Thug 1 / Sword Saint Samurai (Cockatrice) 2 / Redeemer 14 / Inheritor's Crusader 3

Start off as just another half orc thug, bullying your way through the world. Until you meet a noble warrior who sees the potential in you. Learn from him, go back out into the world. Make sure that enemies know who taught you to fight. Pledge yourself to Iomedae and deliver justice or redemption in her name.

Basically be an unstoppable holy terror. If starting the fight by telling everyone in the room exactly who you are and why they should surrender peacefully (Braggart) doesn't send them screaming in terror, then their inability to kill you or charm you will.


If this isn't absolutly pure pathfinder - the Gestalt rules from 3.5 really help solo play. The charcter is more powerful but has a lot more options. I play in solo games all the time, and that is how we handle it.


Pathfinder Roleplaying Game Subscriber
Weirdo wrote:

Top tier, the best all-rounders:

5) Inquisitor - decent magic (including healing), very good skills, good combat ability.

Second Tier, or "Two out of three ain't bad":

Oracle - similar to the cleric, they have good magic and can be strong combatants depending on build. They have two more skill points than the cleric, but limited spells known hurts your versatility a bit and you have only one good save.

Third Tier, the "One Trick Ponies":

Gunslinger - These guys have comparable damage potential and skills to the barbarian, but they aren't as tough, are tied to close-range ranged combat, which is tricky for a solo, and take a few levels to hit their stride, which is dangerous for a solo.

Cavalier - good in combat, but no magic and only slightly better than the fighter at skills. The mount can be a liability in some situations.

Good additions, thanks Weirdo! I agree the inquisitor is a great choice, he really covers all the bases. Oracle is there with the cleric. Not sure if I would up the cavelier to 2nd tier - he has an animal companion (which needn't always be a mount), and better skills than the fighter, and that helps a lot. However he's not as versatile as the paladin (who has spells) so he's at the bottom of tier 2 if he's there at all.

Lord Mhoram wrote:
If this isn't absolutly pure pathfinder - the Gestalt rules from 3.5 really help solo play. The charcter is more powerful but has a lot more options. I play in solo games all the time, and that is how we handle it.

I agree, there's a lot of potential there for some great combos. My favourite to try would be a monk-paladin gestalt: a little light on magic but oh the saves and immunities...and the offensive capacity has divine bond offsetting the unarmed strike's limitations combined with smite evil...


Wizard with lots of time to prepare. ;-)


Hmm, well, a zen archer monk/synthesist summoner is highly survivable with an answer to everything. He is hard to hit, both touch and AC are really good. Plus the ability to combine a permanent fly to abundant step plus eidolon skill focus to stealth is also not to be underestimated. Also is a top tier in saves as well. It might seem seriously MAD, but it really isn't.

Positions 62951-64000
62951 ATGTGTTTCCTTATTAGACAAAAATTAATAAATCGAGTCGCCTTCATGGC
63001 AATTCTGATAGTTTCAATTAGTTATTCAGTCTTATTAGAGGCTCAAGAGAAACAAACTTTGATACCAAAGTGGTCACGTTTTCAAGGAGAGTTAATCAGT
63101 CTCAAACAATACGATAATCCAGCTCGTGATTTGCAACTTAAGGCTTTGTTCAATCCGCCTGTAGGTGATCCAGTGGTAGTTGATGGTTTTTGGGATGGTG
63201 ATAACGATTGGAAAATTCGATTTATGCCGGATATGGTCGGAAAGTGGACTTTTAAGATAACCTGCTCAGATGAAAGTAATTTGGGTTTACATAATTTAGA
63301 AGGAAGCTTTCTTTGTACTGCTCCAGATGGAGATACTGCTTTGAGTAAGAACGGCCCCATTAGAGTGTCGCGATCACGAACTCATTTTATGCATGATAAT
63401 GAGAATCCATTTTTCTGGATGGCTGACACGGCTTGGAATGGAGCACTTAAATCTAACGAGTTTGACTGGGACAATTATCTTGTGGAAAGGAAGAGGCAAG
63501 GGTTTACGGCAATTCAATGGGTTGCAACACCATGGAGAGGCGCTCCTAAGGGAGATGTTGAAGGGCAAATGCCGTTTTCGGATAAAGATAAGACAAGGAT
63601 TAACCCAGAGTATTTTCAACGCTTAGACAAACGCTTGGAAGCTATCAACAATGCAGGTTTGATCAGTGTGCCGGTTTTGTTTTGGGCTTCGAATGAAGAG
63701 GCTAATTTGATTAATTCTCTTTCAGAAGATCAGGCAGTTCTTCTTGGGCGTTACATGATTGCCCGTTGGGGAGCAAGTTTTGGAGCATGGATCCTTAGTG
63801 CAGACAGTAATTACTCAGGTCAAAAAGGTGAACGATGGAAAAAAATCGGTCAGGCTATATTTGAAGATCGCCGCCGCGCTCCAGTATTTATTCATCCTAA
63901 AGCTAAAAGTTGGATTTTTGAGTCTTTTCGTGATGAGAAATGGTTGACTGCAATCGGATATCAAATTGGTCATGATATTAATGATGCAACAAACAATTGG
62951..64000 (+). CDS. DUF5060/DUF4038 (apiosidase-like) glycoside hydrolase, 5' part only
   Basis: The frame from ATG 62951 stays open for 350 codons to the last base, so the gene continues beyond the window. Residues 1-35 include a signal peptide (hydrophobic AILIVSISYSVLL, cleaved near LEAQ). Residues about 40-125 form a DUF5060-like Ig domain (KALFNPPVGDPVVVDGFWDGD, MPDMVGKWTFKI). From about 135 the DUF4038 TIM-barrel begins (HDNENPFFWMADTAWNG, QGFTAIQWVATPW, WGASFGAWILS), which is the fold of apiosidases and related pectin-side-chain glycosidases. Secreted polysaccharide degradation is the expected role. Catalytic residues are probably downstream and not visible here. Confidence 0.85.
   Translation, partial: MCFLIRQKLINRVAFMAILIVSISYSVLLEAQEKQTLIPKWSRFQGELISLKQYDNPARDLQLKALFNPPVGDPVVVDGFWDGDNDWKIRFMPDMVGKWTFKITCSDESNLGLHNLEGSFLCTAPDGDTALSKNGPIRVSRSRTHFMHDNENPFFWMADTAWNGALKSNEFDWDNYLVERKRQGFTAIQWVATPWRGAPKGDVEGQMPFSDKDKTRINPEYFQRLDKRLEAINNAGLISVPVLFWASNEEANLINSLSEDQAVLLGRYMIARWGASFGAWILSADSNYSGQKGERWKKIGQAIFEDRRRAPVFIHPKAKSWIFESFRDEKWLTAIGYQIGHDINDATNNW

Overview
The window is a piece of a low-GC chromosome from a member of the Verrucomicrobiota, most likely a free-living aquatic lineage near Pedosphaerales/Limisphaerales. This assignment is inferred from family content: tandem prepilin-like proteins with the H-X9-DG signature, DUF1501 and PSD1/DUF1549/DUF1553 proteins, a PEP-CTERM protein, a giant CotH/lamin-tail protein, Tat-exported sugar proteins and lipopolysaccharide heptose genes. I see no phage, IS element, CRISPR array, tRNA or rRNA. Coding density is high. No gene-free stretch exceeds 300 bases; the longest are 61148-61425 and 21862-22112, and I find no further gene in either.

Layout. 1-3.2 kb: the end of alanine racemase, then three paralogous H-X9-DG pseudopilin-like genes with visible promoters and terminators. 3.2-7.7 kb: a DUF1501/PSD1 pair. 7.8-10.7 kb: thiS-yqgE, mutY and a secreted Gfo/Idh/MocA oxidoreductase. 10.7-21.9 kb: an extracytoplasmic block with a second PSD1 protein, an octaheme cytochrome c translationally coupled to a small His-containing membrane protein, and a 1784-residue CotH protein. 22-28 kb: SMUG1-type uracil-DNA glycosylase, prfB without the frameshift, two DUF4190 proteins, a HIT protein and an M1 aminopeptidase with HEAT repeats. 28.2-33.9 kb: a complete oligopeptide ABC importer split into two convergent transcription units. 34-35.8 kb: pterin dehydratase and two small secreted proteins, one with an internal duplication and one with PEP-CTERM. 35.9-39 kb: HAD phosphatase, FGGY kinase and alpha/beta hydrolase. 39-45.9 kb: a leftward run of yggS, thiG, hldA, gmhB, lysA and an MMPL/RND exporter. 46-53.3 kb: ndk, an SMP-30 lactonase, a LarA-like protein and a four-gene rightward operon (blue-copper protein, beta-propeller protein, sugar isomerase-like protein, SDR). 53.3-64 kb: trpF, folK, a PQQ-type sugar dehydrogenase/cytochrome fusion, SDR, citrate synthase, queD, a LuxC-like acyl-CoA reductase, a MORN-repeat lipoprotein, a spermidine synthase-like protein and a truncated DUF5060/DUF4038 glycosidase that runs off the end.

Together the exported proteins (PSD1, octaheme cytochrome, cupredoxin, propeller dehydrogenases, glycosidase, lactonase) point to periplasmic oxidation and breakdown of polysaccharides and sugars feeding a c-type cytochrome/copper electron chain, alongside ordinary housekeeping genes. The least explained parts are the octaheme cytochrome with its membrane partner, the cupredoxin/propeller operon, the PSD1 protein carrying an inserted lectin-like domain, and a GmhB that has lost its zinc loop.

Pathfinder Adventure Path Subscriber
Tiny Coffee Golem wrote:
Wizard with lots of time to prepare. ;-)

Or a half-elf sorcerer with the paragon surge spell (for the expanded arcana feat). :)

Also, Rogar, how, exactly, is that build not MAD? It needs every score! I suppose the Eidelon could cover some of it, but as I'm not up on the summoner, I can't say how well this works.

I'm not actually challenging, I'm just curious: are you really just relying on the Eidelon fuse to make that work? Would it?


Pathfinder Adventure Path, Modules Subscriber
Tacticslion wrote:
Tiny Coffee Golem wrote:
Wizard with lots of time to prepare. ;-)

Or a half-elf sorcerer with the paragon surge spell (for the expanded arcana feat). :)

Also, Rogar, how, exactly, is that build not MAD? It needs every score! I suppose the Eidelon could cover some of it, but as I'm not up on the summoner, I can't say how well this works.

I'm not actually challenging, I'm just curious: are you really just relying on the Eidelon fuse to make that work? Would it?

Probably pulling that Strength 7, Dexterity 7, Constitution 7 cheese.

My two favorite characters are my mounted Summoner and my Master Summoner but I would never, ever play a synthesist. Certainly not the version I've seen on the boards so many times as 'teh uber'.

No offense, Rogar, its just that I could never lay that build in front of my group and still be able to look them in the eye.


I have a level 14 zen archer/ 6 synthesist Dwarf. He started with 10 Str 16 Dex 14 Con 8 Int and a 6 Chr. I suppose that is MAD, but honestly The important stats are the Dex and the Wis. And I got all of my zen archer levels first. And then when I had a great belt to pump my str, con, and dex I started the Eidolon. He cannot cast any spells, however, his eidolon points are spent very wisely. He is a defensive powerhouse, and can deal out quite a bit of damage with his flurry of arrows.


Wiggz wrote:
Tacticslion wrote:
Tiny Coffee Golem wrote:
Wizard with lots of time to prepare. ;-)